- Craig Weatherup, former CEO, PepsiCo

“Get good people and expect them to perform.” – Bill Marriott, Jr., CEO, Marriott Corp.

7. Get Better

Continuously improve. Increase your capabilities. Be a constant learner. Develop feedback systems – both formal and informal. Act upon the feedback you receive. Thank people for feedback. Don’t consider yourself above feedback. Don’t assume your knowledge and skills will be sufficient for tomorrow’s challenges.

“The illiterate of the 21st century will not be those who cannot read and write but those who cannot learn, unlearn, and relearn.”
- Alvin Toffler

8. Confront Reality

Take issues head on, even the “undiscussables.” Address the tough stuff directly. Acknowledge the unsaid. Lead out courageously in conversation. Don’t skirt the real issues. Don’t bury your head in the sand. Confront the reality, not the person.

“We strive to tell everyone everything we can. We want a culture with open dialogue and straight answers. In terms of our work with employees, we have been direct with them even when they don’t like the answer. Our goal is not to please everyone but instead for them to trust that what we tell them is the truth. You can’t work the tough issues we face unless everyone, starting with the senior team, trusts one another.”
- Greg Brenneman, former CEO, Continental AIrlines

“Leaders need to be more candid with those they purport to lead. Sharing good news is easy. When it comes to the more troublesome negative news, be candid and take responsibility. Don’t withhold unpleasant possibilities and don’t pass off bad news to subordinates to deliver.”
- Jon Huntsman, Chairman, Huntsman Corp.

9. Clarify Expectations

Disclose and reveal expectations. Discuss them. Validate them. Renegotiate them if needed and possible. Don’t violate expectations. Don’t assume that expectations are clear or shared.

“Almost all conflict is a result of violated expectations.” – Blaine Lee

“An individual without information cannot take responsibility. An individual who is given information cannot help but take responsibility.”
- Jan Carlzon, former CEO, Scandinavian Airlines

10. Practice Accountability

Hold yourself accountable. Hold others accountable. Take responsibility for results. Be clear on how you’ll communicate how you’re doing – and how others are doing. Don’t avoid or shirk responsibility. Don’t blame others or point fingers when things go wrong.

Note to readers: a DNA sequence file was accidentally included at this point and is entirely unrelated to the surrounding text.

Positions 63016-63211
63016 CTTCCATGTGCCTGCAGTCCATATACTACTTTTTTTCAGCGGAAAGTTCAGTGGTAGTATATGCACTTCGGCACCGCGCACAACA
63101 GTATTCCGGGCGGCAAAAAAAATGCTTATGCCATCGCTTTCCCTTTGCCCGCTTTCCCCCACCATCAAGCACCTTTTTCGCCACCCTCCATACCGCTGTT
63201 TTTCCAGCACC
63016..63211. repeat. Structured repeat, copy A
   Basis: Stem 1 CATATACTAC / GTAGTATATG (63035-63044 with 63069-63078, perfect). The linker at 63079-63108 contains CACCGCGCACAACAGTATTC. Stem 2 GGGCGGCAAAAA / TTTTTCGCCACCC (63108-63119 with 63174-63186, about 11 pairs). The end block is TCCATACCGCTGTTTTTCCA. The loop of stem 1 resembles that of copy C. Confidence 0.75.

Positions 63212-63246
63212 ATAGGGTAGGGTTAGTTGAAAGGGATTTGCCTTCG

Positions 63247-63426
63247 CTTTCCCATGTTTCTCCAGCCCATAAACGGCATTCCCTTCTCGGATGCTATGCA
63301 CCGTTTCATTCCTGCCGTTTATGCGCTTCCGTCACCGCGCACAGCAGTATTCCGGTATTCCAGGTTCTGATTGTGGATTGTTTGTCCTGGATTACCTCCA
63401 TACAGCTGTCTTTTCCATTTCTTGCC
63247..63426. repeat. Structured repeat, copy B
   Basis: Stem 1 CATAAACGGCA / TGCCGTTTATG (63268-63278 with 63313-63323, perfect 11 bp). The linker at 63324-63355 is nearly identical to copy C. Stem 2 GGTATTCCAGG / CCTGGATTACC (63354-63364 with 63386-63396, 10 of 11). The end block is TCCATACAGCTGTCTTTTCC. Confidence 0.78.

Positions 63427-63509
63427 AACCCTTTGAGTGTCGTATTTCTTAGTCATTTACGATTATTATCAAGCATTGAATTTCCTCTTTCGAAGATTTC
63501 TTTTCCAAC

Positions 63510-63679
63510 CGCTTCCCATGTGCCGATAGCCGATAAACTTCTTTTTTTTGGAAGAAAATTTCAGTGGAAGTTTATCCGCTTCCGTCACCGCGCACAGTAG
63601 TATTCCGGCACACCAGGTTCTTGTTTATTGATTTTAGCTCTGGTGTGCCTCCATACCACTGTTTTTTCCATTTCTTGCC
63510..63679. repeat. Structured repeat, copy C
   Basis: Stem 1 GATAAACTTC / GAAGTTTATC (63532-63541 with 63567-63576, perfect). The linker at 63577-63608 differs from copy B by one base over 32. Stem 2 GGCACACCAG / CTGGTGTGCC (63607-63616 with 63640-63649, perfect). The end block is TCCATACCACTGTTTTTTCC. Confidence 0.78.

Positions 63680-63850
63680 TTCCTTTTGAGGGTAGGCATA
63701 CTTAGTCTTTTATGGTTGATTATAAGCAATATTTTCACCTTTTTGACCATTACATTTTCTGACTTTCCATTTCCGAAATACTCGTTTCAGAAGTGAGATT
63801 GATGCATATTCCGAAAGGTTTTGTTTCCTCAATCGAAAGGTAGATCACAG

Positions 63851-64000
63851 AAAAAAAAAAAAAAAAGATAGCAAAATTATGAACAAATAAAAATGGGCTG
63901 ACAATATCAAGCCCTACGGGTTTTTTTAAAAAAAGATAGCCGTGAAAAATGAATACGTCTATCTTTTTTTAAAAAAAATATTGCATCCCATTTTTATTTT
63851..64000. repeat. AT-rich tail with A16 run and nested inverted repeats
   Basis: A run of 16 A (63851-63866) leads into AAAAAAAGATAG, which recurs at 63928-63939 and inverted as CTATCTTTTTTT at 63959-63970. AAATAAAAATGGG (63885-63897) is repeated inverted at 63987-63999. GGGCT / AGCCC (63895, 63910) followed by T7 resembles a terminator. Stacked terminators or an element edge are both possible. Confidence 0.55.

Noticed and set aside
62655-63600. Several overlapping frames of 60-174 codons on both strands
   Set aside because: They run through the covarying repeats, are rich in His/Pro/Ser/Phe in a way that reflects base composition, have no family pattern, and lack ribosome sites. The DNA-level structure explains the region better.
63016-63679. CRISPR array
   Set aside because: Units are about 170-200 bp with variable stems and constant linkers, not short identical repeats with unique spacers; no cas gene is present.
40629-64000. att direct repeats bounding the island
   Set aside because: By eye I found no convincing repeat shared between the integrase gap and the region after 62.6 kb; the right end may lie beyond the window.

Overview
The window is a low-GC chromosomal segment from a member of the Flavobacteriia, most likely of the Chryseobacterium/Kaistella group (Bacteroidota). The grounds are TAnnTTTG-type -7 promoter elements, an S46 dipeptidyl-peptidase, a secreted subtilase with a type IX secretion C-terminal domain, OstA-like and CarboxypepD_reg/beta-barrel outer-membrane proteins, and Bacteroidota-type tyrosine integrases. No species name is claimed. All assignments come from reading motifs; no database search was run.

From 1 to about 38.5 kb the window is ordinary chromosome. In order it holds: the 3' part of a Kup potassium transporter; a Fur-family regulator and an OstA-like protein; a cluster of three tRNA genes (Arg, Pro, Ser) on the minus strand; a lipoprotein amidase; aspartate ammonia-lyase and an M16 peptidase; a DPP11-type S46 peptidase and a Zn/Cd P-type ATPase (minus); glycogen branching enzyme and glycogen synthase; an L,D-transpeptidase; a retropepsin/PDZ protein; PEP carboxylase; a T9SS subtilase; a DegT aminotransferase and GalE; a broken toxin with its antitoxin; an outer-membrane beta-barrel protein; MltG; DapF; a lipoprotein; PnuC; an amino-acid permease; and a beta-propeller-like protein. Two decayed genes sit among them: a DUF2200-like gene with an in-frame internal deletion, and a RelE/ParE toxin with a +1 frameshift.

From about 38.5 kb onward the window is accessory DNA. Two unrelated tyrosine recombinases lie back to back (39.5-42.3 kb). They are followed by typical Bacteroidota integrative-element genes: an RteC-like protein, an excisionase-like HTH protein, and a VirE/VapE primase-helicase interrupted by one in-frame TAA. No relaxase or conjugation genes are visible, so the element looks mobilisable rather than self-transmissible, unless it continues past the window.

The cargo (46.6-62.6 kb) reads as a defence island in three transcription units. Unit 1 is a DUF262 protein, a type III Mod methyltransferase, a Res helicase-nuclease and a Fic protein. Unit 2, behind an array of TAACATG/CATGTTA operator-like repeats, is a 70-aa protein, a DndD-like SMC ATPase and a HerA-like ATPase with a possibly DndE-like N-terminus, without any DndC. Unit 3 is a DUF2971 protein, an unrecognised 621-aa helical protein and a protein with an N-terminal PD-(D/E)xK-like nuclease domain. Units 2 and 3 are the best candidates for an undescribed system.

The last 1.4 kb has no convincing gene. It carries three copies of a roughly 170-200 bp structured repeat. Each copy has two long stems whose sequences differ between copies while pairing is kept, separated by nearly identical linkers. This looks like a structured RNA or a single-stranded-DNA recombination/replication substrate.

“Few things can help an individual more than to place responsibility on him, and to let him know that you trust him.”
- Booker T. Washington

“Remember, when you were made a leader, you weren’t given a crown, you were given a responsibility to bring out the best in others. For that, your people need to trust you.” – Jack Welch, former CEO, General Electric


11. Listen First

Listen before you speak. Understand. Diagnose. Listen with your ears… and your eyes and heart. Find out what the most important behaviors are to the people you’re working with. Don’t assume you know what matters most to others. Don’t presume you have all the answers – or all the questions.

“Nothing beats personal, two-way communication for fostering cooperation and teamwork and for building an attitude of trust and understanding among employees.”
- David Packard, Co-Founder, Hewlett Packard

“We’ve all heard the criticism, ‘He talks too much.’ When was the last time you heard someone criticized for listening too much?”
- Norm Augustine, Former CEO, Lockheed Martin

12. Keep Commitments

Say what you’re going to do. Then do what you say you’re going to do. Make commitments carefully and keep them at all costs. Keep commitments the symbol of your honor. Don’t break confidences. Don’t attempt to “PR” your way out of a commitment you’ve broken.

“Trust is established through action and over time, and it is a leader’s responsibility to demonstrate what it means to keep your word and earn a reputation for trustworthiness.”
- Hank Paulson, CEO, Goldman Sachs

“Trust doesn’t mean they tell you everything. It doesn’t mean they don’t posture. But it means if they say, ‘We will do this,’ they will do it. It is credibility. It is integrity.”
- Scott Smith, Publisher, Chicago Tribune

13. Extend Trust

Demonstrate a propensity to trust. Extend trust abundantly to those who have earned your trust. Extend trust conditionally to those who are earning your trust. Learn how to appropriately extend trust to others based on the situation, risk, and credibility of the people involved. Don’t withhold trust because there is risk involved.

“People ask me how I’ve had the interest and zeal to hang in there and do what I’ve done. I say, ‘Because my father treated me with very stern discipline: he trusted me.’ I’m stuck, I’ve got to see the trust through. He trusted me. I trust other people. And they did the job.”
- Robert Galvin, Jr., Former CEO, Motorola

“The chief lesson I have learned in a long life is that the only way to make a man trustworthy is to trust him.”
- Henry Stimson, U.S. Statesman

“I have found that by trusting people until they prove themselves unworthy of that trust, a lot more happens.”
- Jim Burke, former CEO, Johnson & Johnson

Stephen M. R. Covey

© 2004, 2008 CoveyLink |